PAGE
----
There’s nothing better than surrounding yourself with people who understand you. Whether that means listening to your innermost thoughts or knowing just what you want for Chinese takeout, it’s nice to be around those who get you. If you’re still looking for those people, don’t fret! Here are seven ways to find people who really, truly understand you.

1. Do what you want to do.

If you want to sit around and watch the ducks at the park, go do that. And hey, you never know—there might be someone there doing the same exact thing. You never know who shares you interests or hobbies, so by doing what you want, you’re sure to find others who are doing that same thing for the same reason. Common interests are also a great starting point for any kind of relationship, be that a friendship or something more. I met my best friend in college at a free cupcake table in our freshman dorm. We bonded over the fact that we were the only ones who seemed to be eating more than one cupcake. She gets me.

2. Join a club.

If you’re having trouble finding people who are interested in the same things you’re interested in, consider joining a club. You’d be surprised how many organizations there are for just about everything you could possibly imagine. Clubs also have the added benefit of structure. This means that you’re more likely to see the same people more than once since meetings or gatherings happen on a semi-regular basis.

3. Approach people.

You’re never going to get anywhere unless you become comfortable talking to people you don’t know very well (or at all)! In order for people to get you, they have to get to know you first. Be friendly, smile, make eye contact—you know the drill. People will appreciate the extra step you took to meet them, and they’ll remember you for it.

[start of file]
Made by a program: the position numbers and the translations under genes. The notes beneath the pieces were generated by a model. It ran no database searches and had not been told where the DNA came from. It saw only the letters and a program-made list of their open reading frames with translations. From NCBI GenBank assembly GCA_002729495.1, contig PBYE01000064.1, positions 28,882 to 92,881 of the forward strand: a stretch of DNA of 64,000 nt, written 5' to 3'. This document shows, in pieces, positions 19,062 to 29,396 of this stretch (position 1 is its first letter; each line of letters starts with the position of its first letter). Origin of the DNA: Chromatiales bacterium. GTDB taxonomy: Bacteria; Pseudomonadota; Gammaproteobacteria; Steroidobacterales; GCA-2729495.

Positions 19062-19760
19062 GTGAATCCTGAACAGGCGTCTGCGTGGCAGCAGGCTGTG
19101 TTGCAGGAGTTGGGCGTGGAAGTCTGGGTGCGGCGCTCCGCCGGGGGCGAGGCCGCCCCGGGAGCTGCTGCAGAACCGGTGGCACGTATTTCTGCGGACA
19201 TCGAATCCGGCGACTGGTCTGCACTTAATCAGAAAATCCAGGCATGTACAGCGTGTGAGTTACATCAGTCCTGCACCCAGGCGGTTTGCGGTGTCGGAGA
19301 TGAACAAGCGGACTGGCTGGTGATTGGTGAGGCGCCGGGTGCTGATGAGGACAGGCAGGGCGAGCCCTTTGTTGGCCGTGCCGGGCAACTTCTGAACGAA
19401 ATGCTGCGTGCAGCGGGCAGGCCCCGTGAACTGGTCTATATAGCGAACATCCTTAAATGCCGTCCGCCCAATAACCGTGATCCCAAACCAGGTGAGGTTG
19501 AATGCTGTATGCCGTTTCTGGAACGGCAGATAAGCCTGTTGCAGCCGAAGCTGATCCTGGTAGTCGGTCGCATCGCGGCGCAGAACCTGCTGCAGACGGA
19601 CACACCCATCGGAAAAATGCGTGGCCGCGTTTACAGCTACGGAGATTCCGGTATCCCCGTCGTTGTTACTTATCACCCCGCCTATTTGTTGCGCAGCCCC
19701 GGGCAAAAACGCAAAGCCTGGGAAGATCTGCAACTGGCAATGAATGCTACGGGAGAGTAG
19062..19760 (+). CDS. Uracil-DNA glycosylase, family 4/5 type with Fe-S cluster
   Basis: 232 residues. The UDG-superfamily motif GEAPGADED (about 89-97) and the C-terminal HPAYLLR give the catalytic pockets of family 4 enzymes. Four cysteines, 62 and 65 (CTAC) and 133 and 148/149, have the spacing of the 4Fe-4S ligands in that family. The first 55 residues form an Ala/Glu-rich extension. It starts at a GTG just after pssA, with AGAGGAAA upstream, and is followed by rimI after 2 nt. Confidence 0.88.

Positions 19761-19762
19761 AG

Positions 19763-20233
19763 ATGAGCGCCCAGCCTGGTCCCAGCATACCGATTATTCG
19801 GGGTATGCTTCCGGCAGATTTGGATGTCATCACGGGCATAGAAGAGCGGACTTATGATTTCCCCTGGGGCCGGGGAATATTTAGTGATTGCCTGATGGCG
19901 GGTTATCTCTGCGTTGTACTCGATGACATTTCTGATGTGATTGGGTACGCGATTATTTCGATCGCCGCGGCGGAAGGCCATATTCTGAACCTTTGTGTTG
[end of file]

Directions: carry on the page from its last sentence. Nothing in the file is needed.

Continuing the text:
4. Be outgoing.

No, you don’t have to talk to everyone and be super peppy. But try to be as approachable as possible. That way, people are more likely to come talk to you. Showing your interest in others is a great first step to making long-lasting friendships.

5. Be honest.

If you’re not totally into Star Wars, don’t say that you are just to make a new friend. I actually did that once, even though it had been years since I had seen the movies. My friend found out pretty quickly, and my punishment was to watch all of the movies in twenty-four hours. Though that turned out well for me in the long run (though that 24 hour period is one giant blur of lightsabers and droid noises), it doesn’t always end up that way. Be honest and open about who you are. After all, people can’t get you if you’re not acting like yourself.

6. Participate.

I remember doing icebreakers exercises at camps when I was a kid. I hated them because I was worried I would say something stupid. Turns out, it was stupid to not participate, because I often ended up wondering who I could eat lunch with and was coming up blank. Remember that it’s important to engage with others and the group, even if it seems scary at the time. Putting yourself out there can reap some major benefits down the road.

7. Be optimistic.

It can be really frustrating to feel like you’re not getting anywhere with making friends. However, it’s not going to help if you’re pessimistic about the situation. Try to stay positive. If you’re down, other people will pick up on that and that might deter them from approaching you. On the other hand, staying positive will show others that you’re a confident, fun person (because you are!)

Featured photo credit: *vlad* via flickr.com

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